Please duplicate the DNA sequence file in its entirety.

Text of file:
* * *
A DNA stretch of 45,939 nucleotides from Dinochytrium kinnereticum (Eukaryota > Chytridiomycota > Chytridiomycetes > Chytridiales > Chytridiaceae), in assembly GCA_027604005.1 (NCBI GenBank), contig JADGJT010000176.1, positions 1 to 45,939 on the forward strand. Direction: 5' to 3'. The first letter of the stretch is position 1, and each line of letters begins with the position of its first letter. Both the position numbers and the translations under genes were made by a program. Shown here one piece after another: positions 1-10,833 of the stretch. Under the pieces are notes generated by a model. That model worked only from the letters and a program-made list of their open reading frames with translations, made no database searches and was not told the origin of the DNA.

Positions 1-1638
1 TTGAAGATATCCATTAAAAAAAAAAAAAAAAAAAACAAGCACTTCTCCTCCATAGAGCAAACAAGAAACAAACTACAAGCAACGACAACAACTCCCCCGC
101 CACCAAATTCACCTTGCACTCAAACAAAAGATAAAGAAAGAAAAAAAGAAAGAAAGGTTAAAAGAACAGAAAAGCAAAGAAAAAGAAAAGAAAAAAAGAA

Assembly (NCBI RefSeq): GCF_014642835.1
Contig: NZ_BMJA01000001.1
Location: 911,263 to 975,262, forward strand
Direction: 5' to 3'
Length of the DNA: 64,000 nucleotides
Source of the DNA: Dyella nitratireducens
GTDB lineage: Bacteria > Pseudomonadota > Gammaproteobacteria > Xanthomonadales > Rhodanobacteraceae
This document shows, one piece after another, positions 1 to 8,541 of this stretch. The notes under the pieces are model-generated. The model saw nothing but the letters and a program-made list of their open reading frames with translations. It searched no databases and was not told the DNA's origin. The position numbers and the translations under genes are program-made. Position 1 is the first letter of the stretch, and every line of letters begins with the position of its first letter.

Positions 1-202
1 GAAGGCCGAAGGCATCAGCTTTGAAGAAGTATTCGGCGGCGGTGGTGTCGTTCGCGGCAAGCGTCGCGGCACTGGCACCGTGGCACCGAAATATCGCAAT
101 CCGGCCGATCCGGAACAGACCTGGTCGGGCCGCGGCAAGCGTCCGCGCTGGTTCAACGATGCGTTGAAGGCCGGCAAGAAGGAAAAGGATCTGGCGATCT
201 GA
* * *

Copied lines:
A DNA stretch of 45,939 nucleotides from Dinochytrium kinnereticum (Eukaryota > Chytridiomycota > Chytridiomycetes > Chytridiales > Chytridiaceae), in assembly GCA_027604005.1 (NCBI GenBank), contig JADGJT010000176.1, positions 1 to 45,939 on the forward strand. Direction: 5' to 3'. The first letter of the stretch is position 1, and each line of letters begins with the position of its first letter. Both the position numbers and the translations under genes were made by a program. Shown here one piece after another: positions 1-10,833 of the stretch. Under the pieces are notes generated by a model. That model worked only from the letters and a program-made list of their open reading frames with translations, made no database searches and was not told the origin of the DNA.

Positions 1-1638
1 TTGAAGATATCCATTAAAAAAAAAAAAAAAAAAAACAAGCACTTCTCCTCCATAGAGCAAACAAGAAACAAACTACAAGCAACGACAACAACTCCCCCGC
101 CACCAAATTCACCTTGCACTCAAACAAAAGATAAAGAAAGAAAAAAAGAAAGAAAGGTTAAAAGAACAGAAAAGCAAAGAAAAAGAAAAGAAAAAAAGAA

Assembly (NCBI RefSeq): GCF_014642835.1
Contig: NZ_BMJA01000001.1
Location: 911,263 to 975,262, forward strand
Direction: 5' to 3'
Length of the DNA: 64,000 nucleotides
Source of the DNA: Dyella nitratireducens
GTDB lineage: Bacteria > Pseudomonadota > Gammaproteobacteria > Xanthomonadales > Rhodanobacteraceae
This document shows, one piece after another, positions 1 to 8,541 of this stretch. The notes under the pieces are model-generated. The model saw nothing but the letters and a program-made list of their open reading frames with translations. It searched no databases and was not told the DNA's origin. The position numbers and the translations under genes are program-made. Position 1 is the first letter of the stretch, and every line of letters begins with the position of its first letter.

Positions 1-202
1 GAAGGCCGAAGGCATCAGCTTTGAAGAAGTATTCGGCGGCGGTGGTGTCGTTCGCGGCAAGCGTCGCGGCACTGGCACCGTGGCACCGAAATATCGCAAT
101 CCGGCCGATCCGGAACAGACCTGGTCGGGCCGCGGCAAGCGTCCGCGCTGGTTCAACGATGCGTTGAAGGCCGGCAAGAAGGAAAAGGATCTGGCGATCT
201 GA